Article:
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lasix injection over oral

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pwnttothemax

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I work at a veteran's hospital, and I've noticed a lot of patients are on lasix injectable as opposed to lasix oral. At first I thought it justifiable; maybe they all have GI problems or something and can't absorb well. But I don't mean just a few, I mean a significant portion of patients on a scheduled dose of injectable so I don't think that's why.

I asked the pharmacists I work with and got a seeming cop-out answer, "it works faster." But if the dose is scheduled BID, I think the end result would be the same without the inherent risk of having to stick a patient.

Anyone know for if there's a specific indication or reasoning behind mass use of scheduled injectable diuretics?

Thanks all! It's been a while since I've posted, but these forums are always full of answers!
 

rxlea

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Well what's the bioavailability of oral? Time to peak effect?

What if your patient has severe edema?

Also, where does it exert its effects? How much of the oral gets there? What about IV?
 

rxlea

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FYI I'm learning too but those are questions that I would need to figure out myself before discussing it with my preceptor
 

naseuy

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Are the patient clinically stable? Are they NPO/able to tolerate oral formulations? Also, if a patient is a candidate to IV to PO, what's the conversion factor?
 

Garfield3d

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The two concerns that I think of with oral furosemide are 1.) Gut edema, and 2.) Variable oral absorption of furosemide (not just lower bioavailability, but unpredictable bioavailability). However, I don't think of either of those as being imminent concerns with most patients. Are your patients particularly ill or having consistent problems with volume overload?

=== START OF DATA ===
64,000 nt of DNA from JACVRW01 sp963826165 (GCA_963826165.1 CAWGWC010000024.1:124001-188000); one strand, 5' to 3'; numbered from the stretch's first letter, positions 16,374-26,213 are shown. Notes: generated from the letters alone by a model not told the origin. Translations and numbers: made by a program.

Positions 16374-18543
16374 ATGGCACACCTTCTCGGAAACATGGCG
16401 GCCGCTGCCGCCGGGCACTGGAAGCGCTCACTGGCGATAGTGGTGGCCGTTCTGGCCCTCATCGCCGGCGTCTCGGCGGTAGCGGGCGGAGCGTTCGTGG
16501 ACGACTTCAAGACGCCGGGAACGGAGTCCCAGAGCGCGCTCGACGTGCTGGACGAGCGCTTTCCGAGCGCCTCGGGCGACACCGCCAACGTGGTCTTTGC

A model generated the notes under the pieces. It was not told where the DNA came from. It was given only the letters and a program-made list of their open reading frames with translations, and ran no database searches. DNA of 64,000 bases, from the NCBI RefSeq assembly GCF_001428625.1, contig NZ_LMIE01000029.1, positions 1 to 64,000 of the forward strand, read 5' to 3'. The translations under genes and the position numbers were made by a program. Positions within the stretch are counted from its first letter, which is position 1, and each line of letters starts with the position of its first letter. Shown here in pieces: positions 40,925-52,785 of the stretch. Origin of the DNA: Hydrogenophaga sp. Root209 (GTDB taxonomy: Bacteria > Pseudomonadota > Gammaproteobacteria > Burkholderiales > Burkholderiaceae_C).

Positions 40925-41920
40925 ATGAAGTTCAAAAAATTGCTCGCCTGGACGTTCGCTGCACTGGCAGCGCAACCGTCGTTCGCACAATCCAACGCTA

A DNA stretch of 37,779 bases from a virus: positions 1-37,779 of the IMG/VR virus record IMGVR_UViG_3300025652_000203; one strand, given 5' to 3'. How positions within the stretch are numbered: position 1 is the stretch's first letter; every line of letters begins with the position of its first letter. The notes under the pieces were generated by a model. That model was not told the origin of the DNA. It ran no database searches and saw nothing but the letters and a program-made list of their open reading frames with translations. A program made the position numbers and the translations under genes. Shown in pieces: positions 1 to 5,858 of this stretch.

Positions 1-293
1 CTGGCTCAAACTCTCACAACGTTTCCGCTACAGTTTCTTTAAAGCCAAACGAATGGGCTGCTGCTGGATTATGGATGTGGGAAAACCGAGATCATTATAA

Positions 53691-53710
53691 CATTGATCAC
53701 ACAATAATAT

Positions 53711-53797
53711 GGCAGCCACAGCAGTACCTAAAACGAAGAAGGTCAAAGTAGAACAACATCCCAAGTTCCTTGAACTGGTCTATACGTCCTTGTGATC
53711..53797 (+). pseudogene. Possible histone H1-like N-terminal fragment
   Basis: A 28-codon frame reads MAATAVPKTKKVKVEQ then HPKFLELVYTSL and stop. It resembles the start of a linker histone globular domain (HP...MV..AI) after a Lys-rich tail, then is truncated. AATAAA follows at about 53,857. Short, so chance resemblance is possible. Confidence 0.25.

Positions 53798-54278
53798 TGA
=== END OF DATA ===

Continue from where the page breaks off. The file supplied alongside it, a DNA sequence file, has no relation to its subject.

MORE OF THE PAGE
I can't imagine faster onset as being the reason for IV vs. PO either, so I agree with you on that one.

--Garfield3d
 

Frozen

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The typical patient needing IV Lasix is an acute heart failure pt. Oral diuretics do not seem to absorb well when patients are in acute HF, the thought is as mentioned before, their GI tract becomes too swollen from the backup of the portal circulation and they no longer effectively absorb oral diuretics.
 

pwnttothemax

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The typical patient needing IV Lasix is an acute heart failure pt. Oral diuretics do not seem to absorb well when patients are in acute HF, the thought is as mentioned before, their GI tract becomes too swollen from the backup of the portal circulation and they no longer effectively absorb oral diuretics.

That would be the reason and indication, I expect, variable PO absorption due to heart failure. Though to confuse matters even more, the patients all have other oral meds as well, but I'm guessing in acute HF diuresis is important enough to specifically go IV. My assumption was that since we don't do TPN or anything that their guts absorb fine, but I suppose that doesn't include meds. Man I need to study disease states. Thanks you guys for pointing this out!
 
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